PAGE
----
Causes of Low Back Pain
The causes of low back pain are usually due to strain of the muscles supporting the spine, damage to the vertebra protecting the spine, or damage to the discs, tendons and ligaments protecting the spine. There are many things that need to go right for us to keep standing straight and pain free, and we may feel the cruel affects when things go wrong. Don't despair though. Though the spine and associated structures of the back are fragile, our body has an amazing to heal itself, and there are back pain treatments available to help us along the way, towards getting better. Before we discover some of the ways to treat your problem, let's look at some of the causes of low pack pain.
Strain and Overuse - People may experience back pain through an acute injury, or when they simply push the envelope of what their body can handle too far. Though the body is some machine, able leap amazing distances and run marathons, it may become injured it is does not have proper rest between certain levels of activity. If we continue to put pressures on joints while there is some soft tissue damage, we could make the problem worse. If we walk or lift objects with bad posture, we may also run a risk of injury. We may feel the effects of low back pain through the overuse of sacroiliac joints, facet joints, tendons, and supportive muscles.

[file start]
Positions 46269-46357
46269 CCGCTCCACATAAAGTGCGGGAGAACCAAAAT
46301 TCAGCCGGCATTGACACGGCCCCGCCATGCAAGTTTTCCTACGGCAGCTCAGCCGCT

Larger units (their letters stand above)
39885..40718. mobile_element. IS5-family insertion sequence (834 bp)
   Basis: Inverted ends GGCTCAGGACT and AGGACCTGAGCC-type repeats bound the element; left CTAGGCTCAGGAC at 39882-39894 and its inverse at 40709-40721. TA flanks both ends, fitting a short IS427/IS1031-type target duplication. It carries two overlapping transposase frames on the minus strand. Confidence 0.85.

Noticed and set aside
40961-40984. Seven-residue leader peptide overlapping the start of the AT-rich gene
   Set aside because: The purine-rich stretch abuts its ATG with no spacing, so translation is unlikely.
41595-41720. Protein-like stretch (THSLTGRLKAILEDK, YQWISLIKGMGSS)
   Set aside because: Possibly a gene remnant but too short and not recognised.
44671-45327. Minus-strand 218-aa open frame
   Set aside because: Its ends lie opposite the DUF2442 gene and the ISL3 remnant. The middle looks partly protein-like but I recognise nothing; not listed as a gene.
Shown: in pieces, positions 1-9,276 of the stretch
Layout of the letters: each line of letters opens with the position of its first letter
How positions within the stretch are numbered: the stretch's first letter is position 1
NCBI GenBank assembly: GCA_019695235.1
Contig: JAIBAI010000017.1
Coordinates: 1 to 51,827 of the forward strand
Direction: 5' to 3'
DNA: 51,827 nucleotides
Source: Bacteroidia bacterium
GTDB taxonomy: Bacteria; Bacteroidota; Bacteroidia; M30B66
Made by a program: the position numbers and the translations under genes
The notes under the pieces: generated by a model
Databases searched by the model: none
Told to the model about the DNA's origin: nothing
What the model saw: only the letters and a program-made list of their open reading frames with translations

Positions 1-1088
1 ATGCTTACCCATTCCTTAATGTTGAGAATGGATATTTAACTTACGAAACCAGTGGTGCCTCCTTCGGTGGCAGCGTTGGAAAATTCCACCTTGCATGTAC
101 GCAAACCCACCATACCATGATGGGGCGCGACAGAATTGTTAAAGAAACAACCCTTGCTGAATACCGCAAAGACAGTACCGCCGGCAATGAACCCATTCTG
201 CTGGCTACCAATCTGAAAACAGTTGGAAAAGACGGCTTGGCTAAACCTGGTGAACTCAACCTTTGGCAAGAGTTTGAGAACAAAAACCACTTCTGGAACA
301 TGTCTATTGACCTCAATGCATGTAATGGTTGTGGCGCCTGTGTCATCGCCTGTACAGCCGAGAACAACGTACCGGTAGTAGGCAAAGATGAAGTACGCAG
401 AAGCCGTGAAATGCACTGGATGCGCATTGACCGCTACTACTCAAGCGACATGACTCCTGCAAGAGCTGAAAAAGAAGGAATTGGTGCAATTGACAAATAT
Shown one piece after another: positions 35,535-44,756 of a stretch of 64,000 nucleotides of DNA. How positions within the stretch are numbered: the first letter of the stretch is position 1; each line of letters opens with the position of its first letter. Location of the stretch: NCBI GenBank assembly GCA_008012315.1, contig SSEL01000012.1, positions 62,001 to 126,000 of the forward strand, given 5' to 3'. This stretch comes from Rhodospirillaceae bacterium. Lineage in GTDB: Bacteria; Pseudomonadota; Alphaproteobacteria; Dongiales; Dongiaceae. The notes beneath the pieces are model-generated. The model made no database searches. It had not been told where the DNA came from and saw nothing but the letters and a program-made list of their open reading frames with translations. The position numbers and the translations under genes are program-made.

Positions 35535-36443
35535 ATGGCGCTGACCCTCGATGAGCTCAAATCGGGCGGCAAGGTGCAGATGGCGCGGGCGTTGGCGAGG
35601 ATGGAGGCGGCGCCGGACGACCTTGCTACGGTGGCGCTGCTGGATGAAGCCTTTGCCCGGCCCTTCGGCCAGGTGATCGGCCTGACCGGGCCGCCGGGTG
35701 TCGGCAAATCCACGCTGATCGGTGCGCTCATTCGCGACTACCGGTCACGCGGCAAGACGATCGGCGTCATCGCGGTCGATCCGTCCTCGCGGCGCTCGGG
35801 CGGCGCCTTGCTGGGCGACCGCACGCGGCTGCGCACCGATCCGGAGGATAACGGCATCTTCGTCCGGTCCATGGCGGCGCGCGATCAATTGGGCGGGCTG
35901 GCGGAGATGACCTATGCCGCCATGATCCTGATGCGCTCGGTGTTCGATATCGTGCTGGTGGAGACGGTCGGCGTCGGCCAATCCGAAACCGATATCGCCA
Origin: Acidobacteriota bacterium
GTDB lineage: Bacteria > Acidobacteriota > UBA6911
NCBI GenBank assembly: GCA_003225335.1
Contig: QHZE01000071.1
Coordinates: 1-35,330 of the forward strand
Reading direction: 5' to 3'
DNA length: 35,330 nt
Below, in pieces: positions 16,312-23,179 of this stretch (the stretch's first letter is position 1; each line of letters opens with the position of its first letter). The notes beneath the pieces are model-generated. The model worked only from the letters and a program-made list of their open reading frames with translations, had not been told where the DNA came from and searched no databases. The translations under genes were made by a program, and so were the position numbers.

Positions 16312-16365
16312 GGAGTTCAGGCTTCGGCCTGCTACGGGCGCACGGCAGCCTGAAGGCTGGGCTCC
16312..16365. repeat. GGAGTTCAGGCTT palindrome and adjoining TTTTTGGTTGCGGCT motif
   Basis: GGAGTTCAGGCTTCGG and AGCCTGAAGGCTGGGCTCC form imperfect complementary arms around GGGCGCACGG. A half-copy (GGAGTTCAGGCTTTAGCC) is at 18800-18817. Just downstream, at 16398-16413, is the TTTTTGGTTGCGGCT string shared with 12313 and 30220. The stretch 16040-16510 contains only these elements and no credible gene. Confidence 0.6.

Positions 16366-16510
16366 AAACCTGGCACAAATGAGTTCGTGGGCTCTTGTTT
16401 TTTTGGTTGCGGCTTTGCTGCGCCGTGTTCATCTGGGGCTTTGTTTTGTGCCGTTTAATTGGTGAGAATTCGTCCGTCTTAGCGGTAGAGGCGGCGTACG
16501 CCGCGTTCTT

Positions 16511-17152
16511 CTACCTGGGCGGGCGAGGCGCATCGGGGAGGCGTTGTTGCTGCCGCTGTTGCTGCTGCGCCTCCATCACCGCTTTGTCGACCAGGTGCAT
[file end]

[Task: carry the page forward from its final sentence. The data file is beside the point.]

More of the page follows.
Injury - People may cause injury to their back/neck through an automobile injury or other type of trauma that suddenly throws their body out of proper alignment. Car accidents are a common cause of back pain. Cervical injuries from trampolines are another common cause of back pain. One term commonly associated with car accidents involving back pain is whiplash.
Spinal Stenosis - Spinal stenosis, like osteoarthritis, is a joint pain symptoms commonly associated with "old age" and "wear and tear". Older patients and older people will be more likely to have spinal stenosis. Spinal stenosis is the narrowing of the spinal canal. The cause of this narrowing may be due to the build up or scar tissue or calcification on the vertebral bones. This narrowing may eventually squeeze the spinal chord itself or push into the nerve roots.
Fractures of the Vertebra - A healthy vertebrae is actually very strong and can handle a lot of sudden force and pressures put upon it. Still, we are a machine and can only handle so much, and all out bones are prone to break or fracture. Usually, it will take a severe force to break a vertebral bone, such as a car accident or blindside hit from a defensive linemen. The prognosis for recovery for fractured vertebrae will remain good as long as the spinal chord itself is not damaged.
Compression fractures - Compression fractures usually involve a break or damage to the vertebral bones despite a minimal amount of force that is applied to it. People that are prone to compression fractures include those with some type of disease that make their bones weak, such as Osteogenesis imperfecta.